The Musketeers (1×09) “Knight Takes Queen” – Review

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This week on The Musketeers: an ambush! The Queen’s fertility! Nuns with guns!

The-Musketeers-BBC-image-the-musketeers-bbc-36723418-4422-2713Ambush!

It’s a slow opening for The Musketeers this week. It’s like a sumptuous but slightly tedious shampoo advert, the Queen swimming, gives way to a scene of the King, miles away, doing some terrible flirting. It’s all a bit surreal.

And then the trajectory becomes clear and it all kicks off! The royal couple are yet to conceive and the Cardinal is making it his duty to see that the supposedly-barren Queen produces an heir. It’s annoying that this relatively important fact has not been mentioned before, but the plot is exciting and befitting a penultimate episode. Plus it foregrounds the wonderful Alexandra Dowling as Queen Anne. And then Aramis takes his top off! Does it get better than this?

Nuns with guns!

With a team of horsemen on the prowl, hoping to assassinate the Queen, our brave Musketeers take up refuge in a convent! It’s the chance for some real pathos and wonderful comedy, both of which is duly exploited. The gag when Athos asks why they have muskets, and the nun replies “For shooting Protestants”, is one of my all-time favourite TV show gags. Then the direction steps up with some amazing swooping crane shots soaring from firebombs to over the big castle walls and down below. Brilliant, action movie stuff.

Seeing the Musketeers under siege is fun and a slightly different direction for the show, although it does perhaps get drawn out somewhat. It’s an excuse to blow the budget and the effects are impressive.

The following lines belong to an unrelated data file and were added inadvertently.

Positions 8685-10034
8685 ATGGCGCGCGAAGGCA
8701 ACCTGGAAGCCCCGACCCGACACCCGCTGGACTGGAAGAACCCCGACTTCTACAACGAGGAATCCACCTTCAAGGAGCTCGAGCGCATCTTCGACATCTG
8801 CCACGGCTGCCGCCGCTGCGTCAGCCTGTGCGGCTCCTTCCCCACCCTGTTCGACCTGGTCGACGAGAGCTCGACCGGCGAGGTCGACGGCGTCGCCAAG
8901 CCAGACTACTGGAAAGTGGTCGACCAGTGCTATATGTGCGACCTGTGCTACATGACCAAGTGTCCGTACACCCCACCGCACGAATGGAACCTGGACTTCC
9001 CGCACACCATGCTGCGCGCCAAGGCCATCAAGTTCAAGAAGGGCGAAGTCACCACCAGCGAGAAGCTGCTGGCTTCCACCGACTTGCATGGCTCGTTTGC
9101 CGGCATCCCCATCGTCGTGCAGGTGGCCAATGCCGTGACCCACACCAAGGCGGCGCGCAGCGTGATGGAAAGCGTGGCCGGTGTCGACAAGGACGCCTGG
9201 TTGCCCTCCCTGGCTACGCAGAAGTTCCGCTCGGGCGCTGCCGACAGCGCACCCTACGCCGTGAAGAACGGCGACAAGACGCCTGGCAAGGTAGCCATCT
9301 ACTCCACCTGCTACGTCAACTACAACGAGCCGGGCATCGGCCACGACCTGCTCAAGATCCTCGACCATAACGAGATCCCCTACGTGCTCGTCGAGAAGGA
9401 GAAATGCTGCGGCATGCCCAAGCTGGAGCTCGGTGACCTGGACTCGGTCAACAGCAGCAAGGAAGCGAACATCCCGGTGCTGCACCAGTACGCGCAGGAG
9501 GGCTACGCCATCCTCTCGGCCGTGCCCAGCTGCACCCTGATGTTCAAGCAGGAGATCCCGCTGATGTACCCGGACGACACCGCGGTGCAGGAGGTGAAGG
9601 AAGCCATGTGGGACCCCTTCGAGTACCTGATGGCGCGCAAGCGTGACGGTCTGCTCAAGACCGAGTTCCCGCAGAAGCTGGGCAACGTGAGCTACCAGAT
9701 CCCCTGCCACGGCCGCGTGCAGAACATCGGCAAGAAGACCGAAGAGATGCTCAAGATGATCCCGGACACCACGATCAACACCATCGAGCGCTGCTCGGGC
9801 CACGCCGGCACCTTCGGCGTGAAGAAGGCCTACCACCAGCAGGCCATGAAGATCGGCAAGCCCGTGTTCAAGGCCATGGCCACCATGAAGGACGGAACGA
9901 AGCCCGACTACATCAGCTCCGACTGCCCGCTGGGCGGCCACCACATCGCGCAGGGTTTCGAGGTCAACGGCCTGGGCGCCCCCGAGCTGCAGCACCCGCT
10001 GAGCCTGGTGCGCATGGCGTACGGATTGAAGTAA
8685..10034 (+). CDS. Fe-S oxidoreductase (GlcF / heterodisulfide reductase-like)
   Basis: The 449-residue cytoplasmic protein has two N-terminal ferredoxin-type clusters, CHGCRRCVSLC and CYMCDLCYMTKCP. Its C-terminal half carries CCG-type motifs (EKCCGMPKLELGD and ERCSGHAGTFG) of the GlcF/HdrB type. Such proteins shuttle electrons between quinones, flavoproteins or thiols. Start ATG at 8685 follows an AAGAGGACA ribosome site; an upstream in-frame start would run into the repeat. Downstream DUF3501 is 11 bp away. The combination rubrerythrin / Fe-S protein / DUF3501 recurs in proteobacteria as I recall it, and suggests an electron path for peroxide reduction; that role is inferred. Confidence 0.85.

Quite by coincidence, and that may or may not be a ridiculous coincidence, we bump into one of Aramis’s past loves. The Musketeers has, at times, been a little too free-wheeling with the pasts of its leads. It does reach the stage, after a past love, family member and/or mate of each hero has cropped up, had an episode, and then died, that becomes unrealistic. Why have we never heard about these people before and why do we never hear of them again afterwards? It’s a trick old TV used to miss, and a mistake that seems a bit kindergarten now. Having said that Aramis’s story works well, performed as excellently as ever by Santiago Cabrera, with his dead baby mirroring the Queen’s inability to conceive. The problem is, when his old flame dies we have absolutely no attachment to her and it really makes no difference. That’s a big moment that falls very limp.

And then, consider this for a moment: in a nunnery, Aramis’s ex has just been shot, and straight afterwards, he gets with the Queen! It’s a brilliant twist though, well teased out by the actors. Now I’m sure I’m not the only one thinking… if she gets pregnant now… ?

“The Musketeers will protect her.”

It all draws to a thrilling and slightly implausible climax, in which the enemies tunnel into the cellar so they decide to take the Queen to the cellar. Surely that is the worst place for her? Aside from that it is suitably thrilling, and I loved that they gave even a relatively minor character a full death. The building up to “our last shot” works well, but there is a lot of shooting and it does almost get to the point of too much. Maybe questions about levels of violence in a drama with a weapon in the title are moot. The other problem here is of course that much of episode two was built around the Queen being kidnapped by a criminal. This is has happened a few times across the series and though not a massive deal, it does point to less thorough communication between the writers.

Final verdict

“Knight Takes Queen” was exciting, breathless, advanced the arc of the series and led us somewhere strong for the finale. Bring on episode ten!

Fight count: Previous total = 27. New total = 32